Data Management Update
FMIS Conformance Test
As with all conformance tests and certified compatibility our goal in the end is satisfied customers.
In today's agricultural workday, farm management information systems (FMIS) play an important role. Documentation is essential. Customers expect to be able to plan tasks with products and rates, manage field boundaries and guidance data. With precision farming, variable rate application maps (Rx Maps) also come into play.
All this can be transferred between the FMIS and the mobile implement control system (MICS), in other words, the tractor and the implement, via ISO XML, as defined in Part 10 of ISO 11783.
However, the standard ISO 11783 sometimes allows for variations which can lead to data loss or restricted functionality, especially with a mixed fleet. This is not only the case for the communication between tractor display and implement, but also for the data transferred between tractor display and the FMIS.
The AEF started developing the FMIS conformance test years ago, to establish 'best practices' where the standard wasn't 100% precise and the FMIS conformance test for the functionality TC-BAS was released in 2017.
Now, coming up in September 2021 the FMIS TC-GEO conformance test will be launched.
So, if the FMIS, tractor display and implement are all certified for the TC-GEO functionality the AEF warrants that field boundaries and Rx Maps will successfully be transferred from FMIS to display and that the variable rate job can be executed as planned.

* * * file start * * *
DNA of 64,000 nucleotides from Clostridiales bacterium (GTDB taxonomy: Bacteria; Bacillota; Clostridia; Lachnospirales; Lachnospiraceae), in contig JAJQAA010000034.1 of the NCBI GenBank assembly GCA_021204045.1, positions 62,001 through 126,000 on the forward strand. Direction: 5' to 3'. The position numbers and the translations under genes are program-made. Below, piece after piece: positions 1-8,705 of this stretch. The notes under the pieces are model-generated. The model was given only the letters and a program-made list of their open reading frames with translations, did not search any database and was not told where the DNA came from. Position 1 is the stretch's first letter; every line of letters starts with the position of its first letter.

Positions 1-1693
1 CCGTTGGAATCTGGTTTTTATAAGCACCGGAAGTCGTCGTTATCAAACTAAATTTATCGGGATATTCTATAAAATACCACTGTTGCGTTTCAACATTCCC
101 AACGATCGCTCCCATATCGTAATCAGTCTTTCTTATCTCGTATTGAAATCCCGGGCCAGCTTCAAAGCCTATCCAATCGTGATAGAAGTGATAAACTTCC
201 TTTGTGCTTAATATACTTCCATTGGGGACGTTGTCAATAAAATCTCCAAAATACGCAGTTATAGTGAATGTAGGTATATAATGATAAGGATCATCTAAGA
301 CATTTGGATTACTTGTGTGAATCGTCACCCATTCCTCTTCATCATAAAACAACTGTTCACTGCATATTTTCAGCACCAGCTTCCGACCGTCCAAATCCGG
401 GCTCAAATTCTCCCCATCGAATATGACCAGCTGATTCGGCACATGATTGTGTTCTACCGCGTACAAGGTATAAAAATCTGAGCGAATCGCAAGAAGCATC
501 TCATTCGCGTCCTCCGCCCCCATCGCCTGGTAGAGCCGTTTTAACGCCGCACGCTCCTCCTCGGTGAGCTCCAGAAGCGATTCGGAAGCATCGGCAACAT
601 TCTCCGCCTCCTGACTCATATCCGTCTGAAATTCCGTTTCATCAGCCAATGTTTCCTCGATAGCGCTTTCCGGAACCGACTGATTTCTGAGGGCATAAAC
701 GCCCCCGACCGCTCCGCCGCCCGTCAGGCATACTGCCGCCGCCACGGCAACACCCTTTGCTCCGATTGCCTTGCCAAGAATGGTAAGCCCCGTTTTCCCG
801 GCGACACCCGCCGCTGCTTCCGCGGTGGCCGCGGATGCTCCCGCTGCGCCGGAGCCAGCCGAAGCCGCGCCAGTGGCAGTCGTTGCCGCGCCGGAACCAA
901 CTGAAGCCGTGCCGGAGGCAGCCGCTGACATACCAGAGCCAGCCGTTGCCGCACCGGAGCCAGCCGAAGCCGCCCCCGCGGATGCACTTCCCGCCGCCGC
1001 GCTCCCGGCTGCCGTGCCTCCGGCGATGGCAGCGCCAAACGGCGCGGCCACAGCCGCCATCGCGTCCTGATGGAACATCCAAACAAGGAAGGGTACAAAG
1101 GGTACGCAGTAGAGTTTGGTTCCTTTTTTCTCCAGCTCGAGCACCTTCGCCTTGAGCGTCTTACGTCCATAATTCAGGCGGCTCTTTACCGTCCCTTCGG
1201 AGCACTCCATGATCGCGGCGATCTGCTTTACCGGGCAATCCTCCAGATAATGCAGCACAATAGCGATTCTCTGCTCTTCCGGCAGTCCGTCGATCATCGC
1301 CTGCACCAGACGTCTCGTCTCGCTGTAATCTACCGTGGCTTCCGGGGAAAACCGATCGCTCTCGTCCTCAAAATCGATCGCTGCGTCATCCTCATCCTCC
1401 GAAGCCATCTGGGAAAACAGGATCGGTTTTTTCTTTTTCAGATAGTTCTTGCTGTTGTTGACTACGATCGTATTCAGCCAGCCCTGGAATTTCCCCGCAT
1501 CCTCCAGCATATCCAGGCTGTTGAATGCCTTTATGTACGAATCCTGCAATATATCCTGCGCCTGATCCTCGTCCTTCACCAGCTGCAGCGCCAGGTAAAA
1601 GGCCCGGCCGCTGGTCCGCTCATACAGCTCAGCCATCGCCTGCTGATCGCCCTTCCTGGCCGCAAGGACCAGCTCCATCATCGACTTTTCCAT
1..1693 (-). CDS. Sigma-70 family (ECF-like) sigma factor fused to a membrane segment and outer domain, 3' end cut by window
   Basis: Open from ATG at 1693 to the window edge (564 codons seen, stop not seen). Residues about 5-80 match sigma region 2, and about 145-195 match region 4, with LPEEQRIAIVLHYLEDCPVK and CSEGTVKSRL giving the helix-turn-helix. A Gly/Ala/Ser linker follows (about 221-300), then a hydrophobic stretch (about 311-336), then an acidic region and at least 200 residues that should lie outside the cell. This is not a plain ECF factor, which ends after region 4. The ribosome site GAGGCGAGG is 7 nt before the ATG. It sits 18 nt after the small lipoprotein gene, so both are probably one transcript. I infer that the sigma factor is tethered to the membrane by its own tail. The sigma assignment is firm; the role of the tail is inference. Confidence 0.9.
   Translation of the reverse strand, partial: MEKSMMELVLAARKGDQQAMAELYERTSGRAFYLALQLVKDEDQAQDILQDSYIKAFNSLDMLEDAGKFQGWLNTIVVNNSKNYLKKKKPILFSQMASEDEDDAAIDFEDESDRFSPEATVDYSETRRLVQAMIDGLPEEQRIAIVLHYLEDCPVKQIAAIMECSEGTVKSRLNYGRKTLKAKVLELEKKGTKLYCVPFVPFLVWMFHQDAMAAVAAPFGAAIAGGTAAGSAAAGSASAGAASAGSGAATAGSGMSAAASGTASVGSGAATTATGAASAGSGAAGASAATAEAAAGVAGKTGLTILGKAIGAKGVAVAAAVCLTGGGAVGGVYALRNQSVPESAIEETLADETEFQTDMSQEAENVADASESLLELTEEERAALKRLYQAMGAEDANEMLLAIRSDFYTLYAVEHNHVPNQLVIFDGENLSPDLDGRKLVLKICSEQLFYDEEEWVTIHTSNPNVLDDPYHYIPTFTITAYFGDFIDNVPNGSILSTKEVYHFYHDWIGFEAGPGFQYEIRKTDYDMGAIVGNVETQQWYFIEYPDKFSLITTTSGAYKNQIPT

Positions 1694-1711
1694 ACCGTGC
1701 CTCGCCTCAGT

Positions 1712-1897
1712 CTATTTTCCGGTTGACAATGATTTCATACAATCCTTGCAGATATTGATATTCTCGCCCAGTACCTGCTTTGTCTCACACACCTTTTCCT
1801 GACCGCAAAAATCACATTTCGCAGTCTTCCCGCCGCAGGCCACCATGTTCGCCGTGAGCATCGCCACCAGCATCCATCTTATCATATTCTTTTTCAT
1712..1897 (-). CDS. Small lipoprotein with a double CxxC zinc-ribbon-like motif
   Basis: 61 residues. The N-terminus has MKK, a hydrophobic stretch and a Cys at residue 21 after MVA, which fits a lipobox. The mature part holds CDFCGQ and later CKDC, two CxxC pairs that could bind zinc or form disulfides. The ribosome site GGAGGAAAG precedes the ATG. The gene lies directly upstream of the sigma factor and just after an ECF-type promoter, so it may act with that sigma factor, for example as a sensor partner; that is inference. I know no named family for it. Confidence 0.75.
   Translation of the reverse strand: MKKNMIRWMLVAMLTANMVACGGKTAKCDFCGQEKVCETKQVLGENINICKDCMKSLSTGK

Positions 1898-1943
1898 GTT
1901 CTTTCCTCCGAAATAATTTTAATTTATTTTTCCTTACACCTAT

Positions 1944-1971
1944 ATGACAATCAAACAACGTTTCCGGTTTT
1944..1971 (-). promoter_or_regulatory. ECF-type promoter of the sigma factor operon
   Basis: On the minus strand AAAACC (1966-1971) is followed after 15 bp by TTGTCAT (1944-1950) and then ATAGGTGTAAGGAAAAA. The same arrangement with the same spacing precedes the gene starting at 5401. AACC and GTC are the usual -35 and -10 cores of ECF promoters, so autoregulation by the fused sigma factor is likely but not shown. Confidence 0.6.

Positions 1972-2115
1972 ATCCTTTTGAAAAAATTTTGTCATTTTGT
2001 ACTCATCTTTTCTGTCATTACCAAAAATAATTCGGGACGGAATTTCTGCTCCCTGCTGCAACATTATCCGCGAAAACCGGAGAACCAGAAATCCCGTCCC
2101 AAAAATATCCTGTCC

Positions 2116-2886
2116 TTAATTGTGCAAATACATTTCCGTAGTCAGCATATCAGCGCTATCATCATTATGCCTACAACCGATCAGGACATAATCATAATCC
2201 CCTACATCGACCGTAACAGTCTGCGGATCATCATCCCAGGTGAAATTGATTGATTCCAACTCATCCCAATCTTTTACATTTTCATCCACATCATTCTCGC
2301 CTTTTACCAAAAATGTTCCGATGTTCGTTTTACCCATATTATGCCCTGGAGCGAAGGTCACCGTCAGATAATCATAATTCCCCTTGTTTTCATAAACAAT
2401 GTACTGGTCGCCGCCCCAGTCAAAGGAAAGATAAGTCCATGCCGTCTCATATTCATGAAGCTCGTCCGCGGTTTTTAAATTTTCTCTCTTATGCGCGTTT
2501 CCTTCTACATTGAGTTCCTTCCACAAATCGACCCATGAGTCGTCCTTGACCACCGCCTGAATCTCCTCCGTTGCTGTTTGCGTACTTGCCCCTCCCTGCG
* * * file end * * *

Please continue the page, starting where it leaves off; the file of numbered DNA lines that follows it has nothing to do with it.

Get your FMIS certified for TC-BAS and TC-GEO and advise your customers of this additional compatibility in the ISO 11783 world!
Current work on ‘DDI extensions’:
The Data Management Expert team has started a taskforce to investigate the data coming from Near-Infrared (NIR) sensors mounted on agricultural machinery as these are becoming more accurate and faster.
These sensors can measure in real-time the moisture and other nutritional components of harvested crop such as dry matter, protein, starch, fibre, neutral detergent fibre, acid detergent fibre and sugar.
These valuable real-time measurements translate into excellent opportunities for traceability in high-quality forage, production of biogas, and, in the end, the whole agri-food value chain.
The taskforce wants to standardize these constituent measurements by adding them into the ISOBUS Data Dictionary so that the farmer can bring the NIR information into their preferred Farm Management Information System (FMIS).
These sensors are also being used for the variable rate application of slurry or even managing the additive applicators in forage harvesting.
We are increasingly looking for companies that offer technology in this area, for cooperation.
Also, software providers who build and offer telemetry/transport solutions, please contact the AEF Office
(office) and assist this great project! @ aef-office.org